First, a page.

This is when all of us suddenly get a burst of confidence and we blog about it, we “Tweet” about it, we “Facebook” about it, we Instagram pictures of our medications with “#noshame” and we take group pictures with NAMI shirts and celebrate our uniqueness and remind the world who we are, what we stand for, and what we have to go through each day.

Come June, about 80% of us die off.

I’ve said it once on this blog and I’ll say it again: as someone who has struggled with mental issues for the majority of my life I’m a little offended that people think a hashtag, a brief campaign, or a picture is enough to represent a daily fight. 

I am all for spreading awareness and understanding. I am not for spreading awareness and understanding one month out of the year. I’m not for spreading it one week out of the year or a day out of the year.

socialbranding-534x280Social media is a powerful force. It can spread love or hatred, happiness or despair, anger or calmness. It is also a host of one-hit post wonders.

Awareness of mental health and mental disorders has absolutely nothing to do with your pretty hair, your make-up, and your Ativan prescription while you sit in your car with your cell phone camera angled slightly so the sunlight bounces off your skin and makes you look inhumanely radiant.

I agree you shouldn’t be ashamed if you have to or feel that you have to take medication to help manage your symptoms. I agree you have a right to prove to everyone that you’re not ashamed. I do not agree that a picture and a caption is the only way you can make people aware of mental disorders. I do not agree that a post on Facebook that’s heartfelt, gets you a lot of likes, and makes people think “wow, he’s such a caring individual, I’m so sorry for his struggles” is the only way to make people aware of mental disorders.

Because people in the every day world don’t stigmatize those of us who are perceived as “well”, they don’t stigmatize those of us who are supporting ourselves, going to school, and “overcoming” our “problems”. Because it’s not always obvious with those of us who are able to manage our symptoms that we even struggle.

rob-tinfoil-hat-compressedThey stigmatize those of us wandering around on the street muttering under our breath about the CIA tracking them with the chip planted underneath their skin right next to their temple. They stigmatize those of us who can’t get out of bed for months regardless of treatment, who gulp down forty Xanax or slash vertically down both wrists. Those of us who fall into a pit of immeasurable despair after, just recently, thinking we had come up with an algorithm for the cure for cancer by linking words in newspaper clippings and spending all day and all night putting it all together and emailing university departments for their help.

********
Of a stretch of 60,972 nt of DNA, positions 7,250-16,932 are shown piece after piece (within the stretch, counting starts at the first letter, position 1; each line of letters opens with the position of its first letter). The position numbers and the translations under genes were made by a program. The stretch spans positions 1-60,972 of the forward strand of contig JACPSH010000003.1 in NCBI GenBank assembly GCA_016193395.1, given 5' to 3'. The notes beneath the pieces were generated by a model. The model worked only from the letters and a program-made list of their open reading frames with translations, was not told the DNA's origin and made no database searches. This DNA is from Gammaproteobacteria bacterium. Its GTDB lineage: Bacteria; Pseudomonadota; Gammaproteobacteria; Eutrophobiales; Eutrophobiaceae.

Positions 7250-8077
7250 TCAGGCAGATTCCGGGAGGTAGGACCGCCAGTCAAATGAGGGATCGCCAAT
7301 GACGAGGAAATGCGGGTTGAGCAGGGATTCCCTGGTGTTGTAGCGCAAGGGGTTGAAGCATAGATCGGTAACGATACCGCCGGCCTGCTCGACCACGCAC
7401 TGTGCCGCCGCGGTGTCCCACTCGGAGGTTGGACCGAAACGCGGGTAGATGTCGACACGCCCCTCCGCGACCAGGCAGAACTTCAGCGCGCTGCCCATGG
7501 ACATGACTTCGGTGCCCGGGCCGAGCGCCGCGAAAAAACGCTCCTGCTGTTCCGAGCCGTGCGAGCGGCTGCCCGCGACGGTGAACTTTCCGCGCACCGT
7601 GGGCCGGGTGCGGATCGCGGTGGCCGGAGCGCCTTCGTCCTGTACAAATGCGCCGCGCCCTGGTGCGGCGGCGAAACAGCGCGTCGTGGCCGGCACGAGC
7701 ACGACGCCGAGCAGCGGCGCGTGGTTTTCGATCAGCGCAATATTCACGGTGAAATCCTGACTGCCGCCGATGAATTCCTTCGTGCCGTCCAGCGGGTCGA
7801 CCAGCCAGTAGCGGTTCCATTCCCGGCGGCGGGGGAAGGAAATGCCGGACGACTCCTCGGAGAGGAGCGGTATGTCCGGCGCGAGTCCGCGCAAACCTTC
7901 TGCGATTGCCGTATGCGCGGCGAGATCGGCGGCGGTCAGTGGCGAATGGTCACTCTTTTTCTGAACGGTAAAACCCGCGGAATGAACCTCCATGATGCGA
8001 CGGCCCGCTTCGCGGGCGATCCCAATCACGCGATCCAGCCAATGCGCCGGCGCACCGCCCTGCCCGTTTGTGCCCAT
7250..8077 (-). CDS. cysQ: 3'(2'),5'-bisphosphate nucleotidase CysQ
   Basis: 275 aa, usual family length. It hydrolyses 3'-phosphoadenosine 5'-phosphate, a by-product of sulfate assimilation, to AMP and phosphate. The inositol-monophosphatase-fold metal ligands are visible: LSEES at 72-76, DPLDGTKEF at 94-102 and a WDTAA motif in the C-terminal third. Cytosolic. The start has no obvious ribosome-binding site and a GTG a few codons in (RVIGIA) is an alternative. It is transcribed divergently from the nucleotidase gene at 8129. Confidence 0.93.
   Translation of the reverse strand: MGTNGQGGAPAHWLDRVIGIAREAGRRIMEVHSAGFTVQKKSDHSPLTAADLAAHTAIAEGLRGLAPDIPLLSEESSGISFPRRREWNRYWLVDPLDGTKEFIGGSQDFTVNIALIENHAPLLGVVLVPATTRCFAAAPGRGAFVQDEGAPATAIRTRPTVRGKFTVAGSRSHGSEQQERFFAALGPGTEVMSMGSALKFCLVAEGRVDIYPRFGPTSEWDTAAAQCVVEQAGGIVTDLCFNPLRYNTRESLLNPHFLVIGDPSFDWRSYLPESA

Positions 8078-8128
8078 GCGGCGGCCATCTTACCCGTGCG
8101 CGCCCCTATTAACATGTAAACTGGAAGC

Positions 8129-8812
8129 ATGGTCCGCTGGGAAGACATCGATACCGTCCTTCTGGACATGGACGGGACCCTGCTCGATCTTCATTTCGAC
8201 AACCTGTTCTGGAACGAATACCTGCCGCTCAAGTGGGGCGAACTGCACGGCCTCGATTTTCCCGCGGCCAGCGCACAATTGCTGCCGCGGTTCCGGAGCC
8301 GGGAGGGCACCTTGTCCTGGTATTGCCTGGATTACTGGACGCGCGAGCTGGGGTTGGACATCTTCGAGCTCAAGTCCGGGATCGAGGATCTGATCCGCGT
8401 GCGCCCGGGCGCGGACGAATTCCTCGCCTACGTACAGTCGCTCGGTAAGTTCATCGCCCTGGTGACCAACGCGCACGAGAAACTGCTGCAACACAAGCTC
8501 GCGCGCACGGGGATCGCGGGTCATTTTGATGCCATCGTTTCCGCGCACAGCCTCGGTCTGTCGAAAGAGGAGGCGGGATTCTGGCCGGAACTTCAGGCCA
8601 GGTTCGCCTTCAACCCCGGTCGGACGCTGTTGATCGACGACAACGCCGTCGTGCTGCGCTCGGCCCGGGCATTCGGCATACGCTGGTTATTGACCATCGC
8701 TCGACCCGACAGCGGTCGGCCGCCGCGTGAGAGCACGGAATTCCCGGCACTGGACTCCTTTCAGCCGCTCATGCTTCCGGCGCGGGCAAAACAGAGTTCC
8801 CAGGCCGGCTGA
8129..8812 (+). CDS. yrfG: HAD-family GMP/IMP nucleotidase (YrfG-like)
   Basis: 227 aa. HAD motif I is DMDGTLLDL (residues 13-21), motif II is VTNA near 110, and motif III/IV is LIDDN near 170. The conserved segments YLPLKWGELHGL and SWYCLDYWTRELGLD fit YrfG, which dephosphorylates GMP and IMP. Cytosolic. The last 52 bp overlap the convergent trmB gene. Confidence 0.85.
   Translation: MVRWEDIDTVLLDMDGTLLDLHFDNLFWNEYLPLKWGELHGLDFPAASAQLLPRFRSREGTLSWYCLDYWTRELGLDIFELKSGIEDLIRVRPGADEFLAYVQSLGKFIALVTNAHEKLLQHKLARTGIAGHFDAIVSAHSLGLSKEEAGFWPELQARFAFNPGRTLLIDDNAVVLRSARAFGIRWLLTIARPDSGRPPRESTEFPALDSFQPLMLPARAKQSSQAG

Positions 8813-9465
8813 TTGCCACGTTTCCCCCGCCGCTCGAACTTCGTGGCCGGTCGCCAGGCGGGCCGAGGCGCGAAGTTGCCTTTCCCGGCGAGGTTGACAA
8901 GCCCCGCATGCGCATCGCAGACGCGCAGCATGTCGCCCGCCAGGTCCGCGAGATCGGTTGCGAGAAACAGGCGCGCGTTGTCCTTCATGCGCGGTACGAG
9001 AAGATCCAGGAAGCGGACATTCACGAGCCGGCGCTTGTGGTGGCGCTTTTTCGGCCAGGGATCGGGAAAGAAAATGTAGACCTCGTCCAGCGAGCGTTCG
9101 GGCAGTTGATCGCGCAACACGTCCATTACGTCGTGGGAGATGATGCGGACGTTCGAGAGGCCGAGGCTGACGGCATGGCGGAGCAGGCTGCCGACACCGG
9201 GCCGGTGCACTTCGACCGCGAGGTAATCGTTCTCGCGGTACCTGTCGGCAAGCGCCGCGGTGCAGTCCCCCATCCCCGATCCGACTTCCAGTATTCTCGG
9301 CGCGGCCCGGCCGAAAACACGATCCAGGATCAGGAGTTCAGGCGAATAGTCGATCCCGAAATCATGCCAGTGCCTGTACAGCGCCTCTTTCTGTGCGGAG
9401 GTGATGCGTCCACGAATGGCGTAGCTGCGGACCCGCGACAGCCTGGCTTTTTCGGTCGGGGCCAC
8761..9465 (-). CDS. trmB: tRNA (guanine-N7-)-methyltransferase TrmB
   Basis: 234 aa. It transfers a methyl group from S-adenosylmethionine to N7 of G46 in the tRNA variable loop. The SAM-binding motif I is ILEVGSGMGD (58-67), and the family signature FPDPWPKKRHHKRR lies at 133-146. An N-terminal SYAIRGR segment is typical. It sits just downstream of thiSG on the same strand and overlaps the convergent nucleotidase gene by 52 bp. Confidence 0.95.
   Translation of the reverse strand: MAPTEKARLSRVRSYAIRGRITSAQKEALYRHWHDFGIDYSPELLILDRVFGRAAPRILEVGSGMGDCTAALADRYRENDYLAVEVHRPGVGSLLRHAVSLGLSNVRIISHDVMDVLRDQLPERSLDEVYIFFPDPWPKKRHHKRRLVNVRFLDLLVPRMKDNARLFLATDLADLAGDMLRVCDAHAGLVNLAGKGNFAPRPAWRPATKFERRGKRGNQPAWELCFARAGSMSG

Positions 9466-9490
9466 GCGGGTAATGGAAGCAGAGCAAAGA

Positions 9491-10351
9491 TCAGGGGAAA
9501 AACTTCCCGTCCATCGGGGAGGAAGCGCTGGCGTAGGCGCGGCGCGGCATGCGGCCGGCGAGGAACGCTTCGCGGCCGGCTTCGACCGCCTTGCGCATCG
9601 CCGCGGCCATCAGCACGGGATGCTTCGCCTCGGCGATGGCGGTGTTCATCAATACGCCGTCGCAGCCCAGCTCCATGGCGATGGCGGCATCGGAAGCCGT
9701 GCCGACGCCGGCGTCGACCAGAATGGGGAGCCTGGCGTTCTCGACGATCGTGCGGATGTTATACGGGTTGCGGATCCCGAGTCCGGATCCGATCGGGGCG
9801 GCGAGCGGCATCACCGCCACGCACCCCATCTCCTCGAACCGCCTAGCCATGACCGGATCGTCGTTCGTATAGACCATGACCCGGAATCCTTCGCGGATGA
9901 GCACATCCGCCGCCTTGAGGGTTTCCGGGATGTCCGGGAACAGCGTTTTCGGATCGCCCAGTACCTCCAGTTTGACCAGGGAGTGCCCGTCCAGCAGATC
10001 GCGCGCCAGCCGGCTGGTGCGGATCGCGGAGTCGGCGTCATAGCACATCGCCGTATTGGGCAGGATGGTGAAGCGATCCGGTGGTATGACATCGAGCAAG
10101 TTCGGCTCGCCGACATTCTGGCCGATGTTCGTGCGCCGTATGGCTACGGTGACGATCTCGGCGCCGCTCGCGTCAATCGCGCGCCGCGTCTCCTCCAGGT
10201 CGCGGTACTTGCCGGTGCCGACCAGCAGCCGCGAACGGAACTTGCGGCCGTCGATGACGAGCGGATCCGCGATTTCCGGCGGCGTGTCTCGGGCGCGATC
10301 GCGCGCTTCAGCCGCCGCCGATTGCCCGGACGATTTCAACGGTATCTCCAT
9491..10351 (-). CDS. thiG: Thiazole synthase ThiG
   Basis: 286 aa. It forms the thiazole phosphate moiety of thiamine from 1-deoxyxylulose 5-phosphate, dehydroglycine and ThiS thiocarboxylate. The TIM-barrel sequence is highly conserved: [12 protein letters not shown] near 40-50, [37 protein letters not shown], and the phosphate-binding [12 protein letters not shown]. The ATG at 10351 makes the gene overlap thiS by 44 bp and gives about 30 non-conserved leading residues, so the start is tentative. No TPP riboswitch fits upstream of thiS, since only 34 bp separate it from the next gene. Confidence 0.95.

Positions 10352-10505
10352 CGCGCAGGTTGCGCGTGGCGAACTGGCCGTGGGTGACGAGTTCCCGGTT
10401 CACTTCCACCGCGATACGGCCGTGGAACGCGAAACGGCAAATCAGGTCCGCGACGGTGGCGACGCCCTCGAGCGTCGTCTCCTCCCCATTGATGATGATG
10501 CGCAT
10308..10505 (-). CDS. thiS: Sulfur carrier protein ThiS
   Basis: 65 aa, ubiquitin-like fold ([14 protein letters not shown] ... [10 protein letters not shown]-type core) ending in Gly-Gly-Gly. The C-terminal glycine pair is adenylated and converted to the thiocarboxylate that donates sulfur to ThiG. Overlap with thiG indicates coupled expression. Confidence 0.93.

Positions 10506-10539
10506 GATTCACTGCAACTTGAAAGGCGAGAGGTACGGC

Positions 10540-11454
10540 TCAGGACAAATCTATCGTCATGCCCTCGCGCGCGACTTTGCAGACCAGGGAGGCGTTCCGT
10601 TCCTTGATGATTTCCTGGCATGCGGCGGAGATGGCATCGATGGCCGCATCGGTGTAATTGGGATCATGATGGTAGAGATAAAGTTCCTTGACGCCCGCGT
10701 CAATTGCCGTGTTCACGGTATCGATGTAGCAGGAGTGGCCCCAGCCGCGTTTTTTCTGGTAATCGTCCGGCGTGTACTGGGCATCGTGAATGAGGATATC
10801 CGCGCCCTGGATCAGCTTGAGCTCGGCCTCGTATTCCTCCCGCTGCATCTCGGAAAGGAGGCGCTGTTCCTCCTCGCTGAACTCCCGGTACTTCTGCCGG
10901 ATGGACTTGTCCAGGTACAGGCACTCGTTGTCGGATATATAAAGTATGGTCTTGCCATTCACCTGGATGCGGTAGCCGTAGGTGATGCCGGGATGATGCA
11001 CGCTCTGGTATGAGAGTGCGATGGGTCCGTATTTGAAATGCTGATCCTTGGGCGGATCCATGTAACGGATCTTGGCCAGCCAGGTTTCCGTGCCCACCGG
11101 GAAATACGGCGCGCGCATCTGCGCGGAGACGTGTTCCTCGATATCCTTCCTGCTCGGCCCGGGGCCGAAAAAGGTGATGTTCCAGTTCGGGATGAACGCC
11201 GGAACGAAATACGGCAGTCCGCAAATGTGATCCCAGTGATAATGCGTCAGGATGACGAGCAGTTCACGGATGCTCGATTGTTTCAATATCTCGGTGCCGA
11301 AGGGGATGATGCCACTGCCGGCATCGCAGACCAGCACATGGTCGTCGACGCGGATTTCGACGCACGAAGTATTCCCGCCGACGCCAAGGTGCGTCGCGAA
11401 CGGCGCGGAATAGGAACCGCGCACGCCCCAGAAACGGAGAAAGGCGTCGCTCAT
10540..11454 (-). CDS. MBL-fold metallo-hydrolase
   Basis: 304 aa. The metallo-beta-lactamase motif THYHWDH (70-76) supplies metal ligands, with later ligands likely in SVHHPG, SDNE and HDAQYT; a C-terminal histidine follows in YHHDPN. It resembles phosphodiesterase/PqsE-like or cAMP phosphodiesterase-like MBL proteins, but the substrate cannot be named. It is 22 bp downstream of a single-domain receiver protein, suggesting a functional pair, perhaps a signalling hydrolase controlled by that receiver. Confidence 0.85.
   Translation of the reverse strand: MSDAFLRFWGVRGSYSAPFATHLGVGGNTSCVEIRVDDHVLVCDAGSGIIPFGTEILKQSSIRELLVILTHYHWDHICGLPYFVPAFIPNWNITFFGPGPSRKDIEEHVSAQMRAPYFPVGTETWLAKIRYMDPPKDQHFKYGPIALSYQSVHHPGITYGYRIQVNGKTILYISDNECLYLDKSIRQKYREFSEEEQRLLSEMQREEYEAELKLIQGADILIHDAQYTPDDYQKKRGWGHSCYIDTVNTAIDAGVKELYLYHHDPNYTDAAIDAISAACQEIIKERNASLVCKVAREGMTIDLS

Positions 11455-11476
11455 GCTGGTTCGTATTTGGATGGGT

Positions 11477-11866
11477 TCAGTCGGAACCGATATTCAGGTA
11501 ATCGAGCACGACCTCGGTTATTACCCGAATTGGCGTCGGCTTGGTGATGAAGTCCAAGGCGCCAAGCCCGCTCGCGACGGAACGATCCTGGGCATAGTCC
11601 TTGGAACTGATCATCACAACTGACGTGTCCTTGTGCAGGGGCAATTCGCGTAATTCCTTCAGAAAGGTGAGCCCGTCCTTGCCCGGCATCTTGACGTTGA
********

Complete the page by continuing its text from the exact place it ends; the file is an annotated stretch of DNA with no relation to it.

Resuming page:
Because when you post a picture of you and your medication with a caption of smiling emoji and a hashtag “#noshame”,  you’re making everyone aware of what they’re most comfortable seeing: people succeeding over great adversity.

The problem is, those people don’t know about he adversity you went through to get there.

So it’s all good and well to post positivity. It’s all good and well to boost your confidence and show how proud you are of your accomplishments: by all means, continue to do so.

But do me a favor, do yourself a favor, and do all your brothers and sisters in the mental health community a favor by not forgetting where you came from and what you went through to be where you are. Don’t forget about those of us on the street, those of us locked up in jail, those of us battling addictions to combat the untreated depression, the mood swings, the psychosis, the voices. 

Don’t just show, educate.

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Help people understand the difference between “feeling anxious” and having an anxiety disorder.

Help people understand the difference between being “totally paranoid about that creepy neighbor guy, like, O.M.G” and experiencing paranoia.

Help people understand the difference between laziness and depression.

Help people understand the difference between being ridiculously tidy and having an Obsessive Compulsive Disorder.

Help people understand the difference between “being moody” and bipolar disorder (for God’s sake, educate some doctors on it while you’re at it). 

The reality of the matter is, although we all span the globe and the majority of us have never met each other, we’re all a family. We’re not a family united against the “normies” or the “neurotypicals”, we’re a family united in our struggle.

The first thing I was told at my new job ( Yes, I’m officially a team member at this place as of today) told me was “we’re a family here”.

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And that was the only line I was waiting to here. It’s not something you’ll hear with sincerity when walking into a mental institution. It’s not something you’ll hear with sincerity when walking into a state rehabilitation clinic. But it’s something you should hear with sincerity.

With only six available beds, and the program being run by staff all with mental health struggles, I knew this was a place that focused on the health of the people, not how fast they could get them in and get them out, not how fast they could find a medication combination for them. It’s about giving them the skills they need to live a productive life.

This place is small. It’s also few and far between.

I am a mental health advocate; always have been, always will be, every day, all day. If you really care to know, “label wise”, I struggle with GAD, Social anxiety disorder, Major depression, Dissociation (fugue states, e.t.c.) and, more officially than I’ve let anyone know on this website for personal reasons, schizotypal personality disorder.

But no matter how successful I become (or unsuccessful), I won’t forget about those of us who don’t yet have the support, the ability or skill-set to pull themselves out of whatever hole they are in.

That’s what awareness is about. It’s not about your #noshame pictures with your fucking medication, I’m so sorry to say. In fact, it’s not about you at all. It’s about all of us, all of our struggles, and the truth of them. Not the nice side of it. Not the media’s view on it.

And it’s certainly not something that can be done in a month with nicely printed shirts. Sorry you wasted $25.99.  

So, if you want to make use of this short, 31 day month dedicated to mental health, go out and educate someone. Help someone. Offer your support, your understanding.

You want to “break the silence, break the stigma”? Try doing it a little more often than one month out of the year.